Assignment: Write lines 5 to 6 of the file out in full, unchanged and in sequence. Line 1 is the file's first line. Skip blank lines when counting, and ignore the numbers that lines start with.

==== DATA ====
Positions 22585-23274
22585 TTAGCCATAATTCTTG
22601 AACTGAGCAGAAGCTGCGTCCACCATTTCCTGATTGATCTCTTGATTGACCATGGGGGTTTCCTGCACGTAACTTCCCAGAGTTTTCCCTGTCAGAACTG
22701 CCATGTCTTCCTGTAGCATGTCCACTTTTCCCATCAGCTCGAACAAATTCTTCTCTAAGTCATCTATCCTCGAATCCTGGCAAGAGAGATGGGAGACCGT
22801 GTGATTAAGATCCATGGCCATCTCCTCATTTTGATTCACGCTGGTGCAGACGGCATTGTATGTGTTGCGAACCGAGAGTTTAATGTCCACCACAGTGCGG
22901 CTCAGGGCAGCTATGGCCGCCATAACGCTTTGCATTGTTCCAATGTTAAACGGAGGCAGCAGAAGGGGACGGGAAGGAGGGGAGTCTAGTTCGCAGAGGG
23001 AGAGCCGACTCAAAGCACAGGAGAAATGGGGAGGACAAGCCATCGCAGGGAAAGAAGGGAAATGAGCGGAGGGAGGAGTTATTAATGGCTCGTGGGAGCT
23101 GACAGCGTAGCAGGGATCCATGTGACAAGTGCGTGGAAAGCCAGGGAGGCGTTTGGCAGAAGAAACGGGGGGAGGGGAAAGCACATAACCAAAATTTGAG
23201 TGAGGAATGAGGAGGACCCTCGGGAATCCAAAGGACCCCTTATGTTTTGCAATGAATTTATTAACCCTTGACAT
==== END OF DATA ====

22801 GTGATTAAGATCCATGGCCATCTCCTCATTTTGATTCACGCTGGTGCAGACGGCATTGTATGTGTTGCGAACCGAGAGTTTAATGTCCACCACAGTGCGG
22901 CTCAGGGCAGCTATGGCCGCCATAACGCTTTGCATTGTTCCAATGTTAAACGGAGGCAGCAGAAGGGGACGGGAAGGAGGGGAGTCTAGTTCGCAGAGGG